Chris, Carol, and I made a long weekend at the end of April 1985 in New York City. We bused from Catonsville Community College to the Shelburne Hotel in Manhattan. Dr. Fedder, art teacher at the college and arranger of this trip, informed us that the Roosevelts had a two room apartment at the Shelburne.
We arrived about 11:30 on Friday morning. We quickly unpacked and left for lunch at a Jewish deli on Madison Ave. From there we took NYC bus—next time I will have to bring a roll of quarters—to the Guggenheim. Although I enjoyed the structure, I can’t say I enjoyed the Giggleheim.
We walked by uniformed Catholic grade schoolers playing catch on the sidewalk to the Metropolitan Museum of Art. Outstanding sights in the Met: the quiet room of string musical instruments, then the cathedral-size organ overlooking the metallic armory, an arresting hall featuring a plenitude of pastels by the Impressionists, lunch, at the next table was the head curator of the Met!, stained glass, the wonderful sitting garden adjacent to the Colonial building.
We walked back to our hotel, window-shopping and people-watching so intently that we didn’t care that we suffered from Manhattan Foot. After showers and rest we ventured to a Chinese restaurant where the Mai Tais were so strong that my cherry got drunk and sunk to the bottom. Then Carol, being all of nine years old, ate the cherry. She was tipsy the rest of the evening.
Late night Friday I watched classic rock videos, like Donovan singing ‘Atlantis’. Saturday late – The Untouchables seemed very appropriate for NYC.
Saturday morning found us up early. By 10 we sat in a small coffee shop awaiting our eggs and pancakes. We made the short walk to the UN complex, wearing jackets—it was breezy and cool. We saw a Russian statue of a plowman and a lovely lane of cherry blossoms. And strangely a huge fountain of water spouting 70 or 80 feet above the East River. The tour was well worth it. We learned that our weekend trip was actually an international journey—the UN being located in 81, international zone. We saw the marvelous meeting halls that the Scandinavian countries donated to the world organization.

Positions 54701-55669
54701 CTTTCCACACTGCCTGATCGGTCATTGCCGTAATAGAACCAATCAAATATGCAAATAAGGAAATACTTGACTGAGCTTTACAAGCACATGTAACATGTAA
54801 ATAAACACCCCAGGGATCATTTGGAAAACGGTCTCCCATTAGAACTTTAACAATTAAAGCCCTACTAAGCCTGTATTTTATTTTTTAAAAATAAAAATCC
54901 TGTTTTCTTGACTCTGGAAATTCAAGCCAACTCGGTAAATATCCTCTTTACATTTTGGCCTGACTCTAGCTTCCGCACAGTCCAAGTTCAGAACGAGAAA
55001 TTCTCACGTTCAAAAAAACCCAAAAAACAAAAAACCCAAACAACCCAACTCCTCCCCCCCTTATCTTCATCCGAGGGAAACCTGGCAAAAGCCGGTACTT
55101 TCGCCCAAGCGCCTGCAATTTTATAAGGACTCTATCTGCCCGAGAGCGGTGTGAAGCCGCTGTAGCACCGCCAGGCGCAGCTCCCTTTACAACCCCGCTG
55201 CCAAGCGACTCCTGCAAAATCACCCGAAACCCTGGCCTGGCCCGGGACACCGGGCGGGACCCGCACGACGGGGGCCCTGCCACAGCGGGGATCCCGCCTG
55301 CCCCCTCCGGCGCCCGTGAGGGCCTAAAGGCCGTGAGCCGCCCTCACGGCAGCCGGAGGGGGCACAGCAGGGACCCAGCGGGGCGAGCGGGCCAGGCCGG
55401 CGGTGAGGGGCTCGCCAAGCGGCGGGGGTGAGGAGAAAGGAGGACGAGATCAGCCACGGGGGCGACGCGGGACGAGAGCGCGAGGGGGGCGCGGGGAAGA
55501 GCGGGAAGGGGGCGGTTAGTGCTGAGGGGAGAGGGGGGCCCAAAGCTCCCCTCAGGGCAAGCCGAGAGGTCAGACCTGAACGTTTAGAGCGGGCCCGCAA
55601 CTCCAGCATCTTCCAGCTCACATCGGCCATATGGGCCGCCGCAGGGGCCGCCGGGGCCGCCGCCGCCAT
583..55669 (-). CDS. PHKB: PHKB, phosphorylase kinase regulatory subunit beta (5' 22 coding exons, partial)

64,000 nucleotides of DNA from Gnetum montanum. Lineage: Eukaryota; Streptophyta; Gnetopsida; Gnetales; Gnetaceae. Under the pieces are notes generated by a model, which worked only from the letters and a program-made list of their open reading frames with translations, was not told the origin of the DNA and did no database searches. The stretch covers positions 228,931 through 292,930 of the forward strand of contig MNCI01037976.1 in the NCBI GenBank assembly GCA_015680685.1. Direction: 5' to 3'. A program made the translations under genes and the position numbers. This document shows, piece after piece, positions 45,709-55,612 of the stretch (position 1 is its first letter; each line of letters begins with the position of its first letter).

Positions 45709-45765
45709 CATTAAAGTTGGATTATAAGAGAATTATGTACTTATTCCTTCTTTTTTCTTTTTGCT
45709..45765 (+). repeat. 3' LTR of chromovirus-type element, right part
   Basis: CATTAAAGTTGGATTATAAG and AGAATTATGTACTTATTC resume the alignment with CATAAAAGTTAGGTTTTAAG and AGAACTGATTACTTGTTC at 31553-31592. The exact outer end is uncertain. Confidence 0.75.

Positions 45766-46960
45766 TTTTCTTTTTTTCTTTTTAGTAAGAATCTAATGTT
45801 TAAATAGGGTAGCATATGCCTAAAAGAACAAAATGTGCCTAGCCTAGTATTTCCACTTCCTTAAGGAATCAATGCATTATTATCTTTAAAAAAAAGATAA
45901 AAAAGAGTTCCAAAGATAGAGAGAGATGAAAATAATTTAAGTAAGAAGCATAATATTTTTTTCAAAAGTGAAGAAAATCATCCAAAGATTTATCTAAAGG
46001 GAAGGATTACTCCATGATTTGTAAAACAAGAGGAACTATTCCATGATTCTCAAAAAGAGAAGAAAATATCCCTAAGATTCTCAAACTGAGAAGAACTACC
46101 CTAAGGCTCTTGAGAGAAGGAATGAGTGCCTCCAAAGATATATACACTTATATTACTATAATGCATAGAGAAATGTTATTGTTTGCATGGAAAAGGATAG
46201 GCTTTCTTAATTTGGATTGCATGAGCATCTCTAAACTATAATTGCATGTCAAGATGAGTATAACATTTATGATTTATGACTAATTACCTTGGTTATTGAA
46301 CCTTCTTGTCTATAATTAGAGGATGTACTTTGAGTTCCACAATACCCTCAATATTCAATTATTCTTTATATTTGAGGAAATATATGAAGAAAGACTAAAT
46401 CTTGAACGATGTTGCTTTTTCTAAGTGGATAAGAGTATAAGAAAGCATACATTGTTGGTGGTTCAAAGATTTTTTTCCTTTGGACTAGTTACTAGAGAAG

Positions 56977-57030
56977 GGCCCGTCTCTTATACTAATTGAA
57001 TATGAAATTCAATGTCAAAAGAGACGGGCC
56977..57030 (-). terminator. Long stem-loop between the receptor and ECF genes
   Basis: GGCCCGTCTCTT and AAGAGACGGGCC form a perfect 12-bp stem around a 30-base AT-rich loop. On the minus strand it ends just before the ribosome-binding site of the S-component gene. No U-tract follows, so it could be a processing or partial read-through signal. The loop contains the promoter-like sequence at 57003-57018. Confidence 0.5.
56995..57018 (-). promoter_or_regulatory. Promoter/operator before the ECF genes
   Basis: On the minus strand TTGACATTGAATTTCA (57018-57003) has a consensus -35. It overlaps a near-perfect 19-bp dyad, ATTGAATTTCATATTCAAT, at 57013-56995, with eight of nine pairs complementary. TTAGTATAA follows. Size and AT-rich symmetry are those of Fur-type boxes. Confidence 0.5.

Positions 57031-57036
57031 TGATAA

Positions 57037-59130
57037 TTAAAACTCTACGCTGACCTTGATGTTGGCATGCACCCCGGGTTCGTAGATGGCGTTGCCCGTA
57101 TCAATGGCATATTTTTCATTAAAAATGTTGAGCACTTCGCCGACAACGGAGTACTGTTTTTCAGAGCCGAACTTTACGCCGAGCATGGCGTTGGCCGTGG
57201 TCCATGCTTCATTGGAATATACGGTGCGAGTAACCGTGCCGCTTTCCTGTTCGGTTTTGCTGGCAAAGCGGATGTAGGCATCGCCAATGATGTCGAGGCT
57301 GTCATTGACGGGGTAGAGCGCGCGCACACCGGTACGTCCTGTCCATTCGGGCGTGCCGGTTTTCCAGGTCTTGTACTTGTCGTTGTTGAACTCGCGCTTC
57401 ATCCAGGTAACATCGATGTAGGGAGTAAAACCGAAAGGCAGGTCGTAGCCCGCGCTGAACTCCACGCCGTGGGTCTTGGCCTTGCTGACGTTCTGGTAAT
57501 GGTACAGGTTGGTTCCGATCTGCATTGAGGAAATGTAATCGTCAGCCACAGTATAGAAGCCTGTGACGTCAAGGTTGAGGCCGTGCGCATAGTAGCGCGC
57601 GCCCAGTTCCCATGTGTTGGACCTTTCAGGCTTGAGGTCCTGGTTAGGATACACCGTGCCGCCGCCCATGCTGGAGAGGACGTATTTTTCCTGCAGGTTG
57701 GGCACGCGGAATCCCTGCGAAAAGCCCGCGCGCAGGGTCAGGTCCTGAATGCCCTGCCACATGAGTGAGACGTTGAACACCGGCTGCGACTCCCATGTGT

We stumbled upon the J. Pierpont Morgan Museum/Library, which we enjoyed very much. I especially liked the original manuscripts of musical masterpieces and the three-tiered library. We also went to see the Empire State Building, but the line to ascend it was so long, a quarter-of-mile underground, that we decided against it.
In the early afternoon we ventured to the Macy and Gimbels stores. I realized then that for traveling the American Express card is honored more places. And that I should have more cash for lunch-type meals.
Saturday evening, after spending too much money, we got in to see Brighton Beach Memoirs. It was an excellent show for me, fairly good for Chris, and we’re afraid Carol aged from 9 to 11 just during that performance. Afterwards we taxied back to the Shelburne.
Sunday morning we had a bit of trouble finding a coffee shop that was open. Finally we found a shop in the mid 50s on Madison. They didn’t even have printed receipts but wrote on blank chits. I don’t believe they charged tax. I do know they didn’t accept credit cards and they had excellent breakfasts.
We walked up to Central Park where Carol rode the carousel and I watched the softball games. It amazed me that they accepted the overlapping scopes of their games. Sitting or, the park benches we experienced a NYC earthquake—subways rumbling under the streets.
We enjoyed the gem room and The Living Planet film on the 55 foot tall screen in the Natural History Museum. We bought T-Shirts here and souvenirs everywhere.
Walking thru the throngs at the base of the park, we came upon a very impressive sight. A dozen 50 story skyscrapers in a row.
After much too long, we sat down to eat at David Copperfield’s Pub. Sunday special was prime rib—very good, with English rolls. Chris got English trifles for dessert—sort of a tart in a glass.
The bus ride home was long and relaxing.